Walking through Wal-Mart earlier this week, I noted all of the King Cakes on display. Originally, these were baked in celebration of Epiphany, the commemoration of the Magi visiting the baby Jesus, observed on January 6th (if you have ever wondered about the origin of the Twelve Days of Christmas, they run until the Eve of Epiphany on January 5th).
Over time, they became associated with the entire Pre-Lenten season, known variously as Shrovetide, Carnival, or, most prominently in this part of the world, Mardi Gras. This is the time of the liturgical calendar that more or less falls between Epiphany and the beginning of Lent on Ash Wednesday. Mardi Gras, which, as you probably know, is French for “Fat Tuesday,” properly refers to the Tuesday before Ash Wednesday. Lent is the period of fasting before Easter. So the custom was to eat up all of the rich, fatty foods in the house—like pancakes, traditionally eaten in the UK, to consume the eggs, milk, and sugar—before the fast began. Eventually, this extended to indulging in all sorts of excesses, and, in some countries, grotesque costumes, degrading acts, and a general upheaval of typical societal norms.
Obviously, none of this is rooted in Scripture or the practice of the earliest Christians; in fact, a good bit of it is quite clearly contrary to what Jesus expects of his followers. But I do want us to at least consider the idea of Lent, as it begins this coming Wednesday. I absolutely do not advocate practicing Mardi Gras or Ash Wednesday or Lent. But the underlying principle of Lent itself, of focusing on your own temptation, sin, and repentance, is a good one. It is so important, in fact, that it should not be fixed on for a mere 40 days every year. We ought always to evaluate ourselves in light of God’s Word. To abandon the sin we have perhaps let casually take hold in our life. To take time to renew our desire to serve God and to be the people that God intends us to be. With that thought in mind, consider a passage commonly read in conjunction with Ash Wednesday, Isaiah 59:12-20.
For our transgressions are multiplied before you, and our sins testify against us, for our transgressions are with us, and we know our iniquities (v. 12). If you were to count all the sins we committed in just one week – not just our deeds, but things we ought to do and do not – they would be numerous. We must honestly evaluate ourselves and acknowledge that changes need to be made.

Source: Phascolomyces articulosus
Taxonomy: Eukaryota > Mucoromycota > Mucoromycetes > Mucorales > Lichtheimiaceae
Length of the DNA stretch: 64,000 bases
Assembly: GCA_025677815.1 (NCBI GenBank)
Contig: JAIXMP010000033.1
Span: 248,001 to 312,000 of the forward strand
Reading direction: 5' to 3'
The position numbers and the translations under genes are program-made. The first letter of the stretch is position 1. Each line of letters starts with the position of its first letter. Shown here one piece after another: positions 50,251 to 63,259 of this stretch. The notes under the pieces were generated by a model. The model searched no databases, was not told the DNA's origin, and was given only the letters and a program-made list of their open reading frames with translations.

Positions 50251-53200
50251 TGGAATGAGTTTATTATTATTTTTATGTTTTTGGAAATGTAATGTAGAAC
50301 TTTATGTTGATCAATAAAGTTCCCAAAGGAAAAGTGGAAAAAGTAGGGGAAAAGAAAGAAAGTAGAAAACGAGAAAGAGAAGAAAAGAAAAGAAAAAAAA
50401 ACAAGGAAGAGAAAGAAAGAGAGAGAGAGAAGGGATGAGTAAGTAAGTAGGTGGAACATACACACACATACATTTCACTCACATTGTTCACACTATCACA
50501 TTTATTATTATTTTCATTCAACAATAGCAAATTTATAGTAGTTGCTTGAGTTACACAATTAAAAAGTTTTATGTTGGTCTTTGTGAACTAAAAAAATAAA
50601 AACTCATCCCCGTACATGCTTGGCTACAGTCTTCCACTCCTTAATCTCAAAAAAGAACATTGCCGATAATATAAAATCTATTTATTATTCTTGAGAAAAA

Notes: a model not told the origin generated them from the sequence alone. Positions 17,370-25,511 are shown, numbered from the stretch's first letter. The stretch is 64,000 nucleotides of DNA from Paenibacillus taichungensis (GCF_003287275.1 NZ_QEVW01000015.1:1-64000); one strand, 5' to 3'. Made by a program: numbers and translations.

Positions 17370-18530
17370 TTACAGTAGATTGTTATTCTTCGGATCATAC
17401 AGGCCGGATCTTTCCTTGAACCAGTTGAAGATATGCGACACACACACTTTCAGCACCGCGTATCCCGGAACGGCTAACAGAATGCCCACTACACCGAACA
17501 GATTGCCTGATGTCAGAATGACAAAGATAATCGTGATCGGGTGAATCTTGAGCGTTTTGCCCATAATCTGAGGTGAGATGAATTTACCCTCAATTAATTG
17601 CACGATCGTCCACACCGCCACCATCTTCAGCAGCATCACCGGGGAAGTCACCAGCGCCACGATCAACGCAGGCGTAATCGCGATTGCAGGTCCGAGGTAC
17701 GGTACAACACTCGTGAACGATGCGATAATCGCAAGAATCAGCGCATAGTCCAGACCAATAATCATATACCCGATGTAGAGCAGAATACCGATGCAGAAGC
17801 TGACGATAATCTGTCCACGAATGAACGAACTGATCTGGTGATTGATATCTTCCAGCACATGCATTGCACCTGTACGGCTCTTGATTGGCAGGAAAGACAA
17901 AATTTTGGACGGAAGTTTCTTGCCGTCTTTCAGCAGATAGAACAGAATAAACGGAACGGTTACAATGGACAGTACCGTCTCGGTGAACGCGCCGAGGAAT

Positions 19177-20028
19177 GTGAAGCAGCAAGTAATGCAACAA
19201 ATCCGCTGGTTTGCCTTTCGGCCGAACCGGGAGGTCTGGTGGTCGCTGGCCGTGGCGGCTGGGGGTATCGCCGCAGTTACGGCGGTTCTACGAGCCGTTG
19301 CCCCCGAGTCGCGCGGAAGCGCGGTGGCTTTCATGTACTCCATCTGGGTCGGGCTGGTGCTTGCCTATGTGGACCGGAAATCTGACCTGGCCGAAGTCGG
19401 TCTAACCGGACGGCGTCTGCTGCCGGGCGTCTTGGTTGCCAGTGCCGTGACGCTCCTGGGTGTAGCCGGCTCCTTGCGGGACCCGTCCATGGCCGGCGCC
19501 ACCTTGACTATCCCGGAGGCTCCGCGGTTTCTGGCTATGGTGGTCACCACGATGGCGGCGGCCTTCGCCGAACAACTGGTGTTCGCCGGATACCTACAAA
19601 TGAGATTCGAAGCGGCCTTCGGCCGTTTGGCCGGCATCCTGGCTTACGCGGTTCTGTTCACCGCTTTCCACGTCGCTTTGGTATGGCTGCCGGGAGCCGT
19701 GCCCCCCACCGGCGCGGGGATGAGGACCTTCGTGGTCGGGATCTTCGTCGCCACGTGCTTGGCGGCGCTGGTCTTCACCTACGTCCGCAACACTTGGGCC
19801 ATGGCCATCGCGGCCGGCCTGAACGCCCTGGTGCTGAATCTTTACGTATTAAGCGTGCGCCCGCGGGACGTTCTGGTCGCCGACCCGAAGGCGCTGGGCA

[T]ransgressing, and denying the Lord, and turning back from following our God, speaking oppression and revolt, conceiving and uttering from the heart lying words. Justice is turned back, and righteousness stands far away; for truth has stumbled in the public squares, and uprightness cannot enter. Truth is lacking, and he who departs from evil makes himself a prey.(v. 13-15a). Isaiah describes some of the things he has seen that are wrong. Are we guilty of any of these? Let us all examine ourselves. Do I really love God above all else? Where do I need to improve in my life? That is the first part of a life lived penitently before God: to look at ourselves and recognize our sins.
The Lord saw it, and it displeased him that there was no justice. He saw that there was no man, and wondered that there was no one to intercede; then his own arm brought him salvation, and his righteousness upheld him. He put on righteousness as a breastplate, and a helmet of salvation on his head; he put on garments of vengeance for clothing, and wrapped himself in zeal as a cloak. According to their deeds, so will he repay, wrath to his adversaries, repayment to his enemies; to the coastlands he will render repayment. So they shall fear the name of the Lord from the west, and his glory from the rising of the sun; for he will come like a rushing stream, which the wind of the Lord drives. “And a Redeemer will come to Zion, to those in Jacob who turn from transgression,” declares the Lord. (v. 15b-20).
Here is the second part: to look away from ourselves and look to God. God saw our sin, and he was appalled at what he saw. But most appalling of all was that there was no one to intervene, no one to rescue humanity from its sins. So God in Christ did that himself. That is what the good news is all about.
We need to be cognizant of these things, and not just at a special time of year. May we all look deep within ourselves and acknowledge our sins. May we then look to Christ, who won the battle for us, and receive forgiveness. It will help us to grow in our appreciation for what God has done for us, not only through becoming more aware of our shortcomings and refining our character but in becoming more aware of just how much our Lord loves us.